Language Selection

English French German Italian Portuguese Spanish

First look: Dropline GNOME 2.14.0

Filed under
Software

Dropline 2.14.0, released last month, lets you add the GNOME desktop environment to Slackware. It consists of 271 compressed package format files on a single CD. Using dropline on top of Slackware is like putting icing on a cake.

In March 2005, Pat Volkerding, Slackware's creator, decided to drop the GNOME desktop from Slackware, and suggested GNOME fans replace it with one of three projects that added the GNOME desktop to Slackware. Of the three, dropline GNOME offered the most complete GNOME desktop at that time -- the other two, Freerock GNOME and GWARE, were just getting started -- so I downloaded and installed it.

The software's dropline-installer script functions much like the Slackware installer, but installing dropline is much easier than installing Slackware because all of the low-level configuration required during the Slackware install is behind you.

Full Story.

More in Tux Machines

Red Hat News

Android Leftovers

PC-MOS/386 is the latest obsolete operating system to open source on Github

PC-MOS/386 was first announced by The Software Link in 1986 and was released in early 1987. It was capable of working on any x86 computer (though the Intel 80386 was its target market). However, some later chips became incompatible because they didn't have the necessary memory management unit. It had a dedicated following but also contained a couple of design flaws that made it slow and/or expensive to run. Add to that the fact it had a Y2K bug that manifested on 31 July 2012, after which any files created wouldn't work, and it's not surprising that it didn't become the gold standard. The last copyright date listed is 1992, although some users have claimed to be using it far longer. Read more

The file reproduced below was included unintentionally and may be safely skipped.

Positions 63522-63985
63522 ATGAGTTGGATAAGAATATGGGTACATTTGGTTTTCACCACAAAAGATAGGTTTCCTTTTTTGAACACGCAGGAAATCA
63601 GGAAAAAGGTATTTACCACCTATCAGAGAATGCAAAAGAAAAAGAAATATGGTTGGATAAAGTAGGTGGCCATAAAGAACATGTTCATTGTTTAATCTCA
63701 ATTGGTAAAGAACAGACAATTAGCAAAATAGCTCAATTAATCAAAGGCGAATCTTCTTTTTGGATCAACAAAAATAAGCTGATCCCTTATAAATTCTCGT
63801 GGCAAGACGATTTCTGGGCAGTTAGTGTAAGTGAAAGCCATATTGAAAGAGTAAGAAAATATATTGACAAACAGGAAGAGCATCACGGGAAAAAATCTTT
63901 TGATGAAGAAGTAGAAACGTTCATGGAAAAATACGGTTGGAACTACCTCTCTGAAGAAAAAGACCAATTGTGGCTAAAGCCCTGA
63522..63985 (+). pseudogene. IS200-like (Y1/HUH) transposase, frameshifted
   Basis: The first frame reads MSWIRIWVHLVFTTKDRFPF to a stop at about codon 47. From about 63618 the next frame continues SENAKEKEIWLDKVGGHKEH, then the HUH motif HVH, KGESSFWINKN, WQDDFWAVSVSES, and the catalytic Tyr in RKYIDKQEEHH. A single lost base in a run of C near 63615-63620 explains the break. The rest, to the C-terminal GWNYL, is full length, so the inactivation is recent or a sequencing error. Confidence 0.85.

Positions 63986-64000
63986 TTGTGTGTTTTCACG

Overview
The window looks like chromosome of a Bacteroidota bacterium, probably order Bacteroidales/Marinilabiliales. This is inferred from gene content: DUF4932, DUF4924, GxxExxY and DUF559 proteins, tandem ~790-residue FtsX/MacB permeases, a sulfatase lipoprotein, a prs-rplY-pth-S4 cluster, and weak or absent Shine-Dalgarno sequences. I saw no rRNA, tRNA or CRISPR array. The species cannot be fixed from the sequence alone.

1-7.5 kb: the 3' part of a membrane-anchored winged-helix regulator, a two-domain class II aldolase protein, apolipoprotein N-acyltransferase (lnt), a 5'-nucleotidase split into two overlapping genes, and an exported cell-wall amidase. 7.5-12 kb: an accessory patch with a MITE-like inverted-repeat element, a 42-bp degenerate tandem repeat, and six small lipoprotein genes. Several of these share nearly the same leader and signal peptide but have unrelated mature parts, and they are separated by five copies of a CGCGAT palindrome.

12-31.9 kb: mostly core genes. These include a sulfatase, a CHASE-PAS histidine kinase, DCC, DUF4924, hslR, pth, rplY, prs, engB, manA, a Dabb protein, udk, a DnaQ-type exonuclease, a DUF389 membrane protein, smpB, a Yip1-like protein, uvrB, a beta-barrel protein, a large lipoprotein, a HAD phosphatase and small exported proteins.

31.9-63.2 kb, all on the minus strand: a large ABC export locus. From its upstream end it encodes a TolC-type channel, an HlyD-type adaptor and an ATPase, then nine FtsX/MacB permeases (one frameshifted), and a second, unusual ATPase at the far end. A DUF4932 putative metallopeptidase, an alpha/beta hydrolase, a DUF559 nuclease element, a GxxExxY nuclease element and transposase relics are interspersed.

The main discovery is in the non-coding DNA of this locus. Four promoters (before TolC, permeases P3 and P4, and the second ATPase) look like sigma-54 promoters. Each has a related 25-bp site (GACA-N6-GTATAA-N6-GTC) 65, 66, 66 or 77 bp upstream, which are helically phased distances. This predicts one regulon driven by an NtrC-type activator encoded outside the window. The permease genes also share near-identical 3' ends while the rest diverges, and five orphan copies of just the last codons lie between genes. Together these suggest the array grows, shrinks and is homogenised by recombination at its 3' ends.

GIMP, More Awesome Than I Remember

For what seems like decades, GIMP (Graphic Image Manipulation Program) has been the de facto standard image editor for Linux. It works well, has many features, and it even supports scripting. I always have found it a bit clumsy, however, and I preferred using something else for day-to-day work. I recently had the pleasure of sitting at a computer without an image editor though, so I figured I'd give GIMP another try on a non-Linux operating system. See, the last time I tried to use GIMP on OS X, it required non-standard libraries and home-brew adding. Now, if you head over to the GIMP site, you can download a fully native version of GIMP for Windows, OS X and Linux. Read more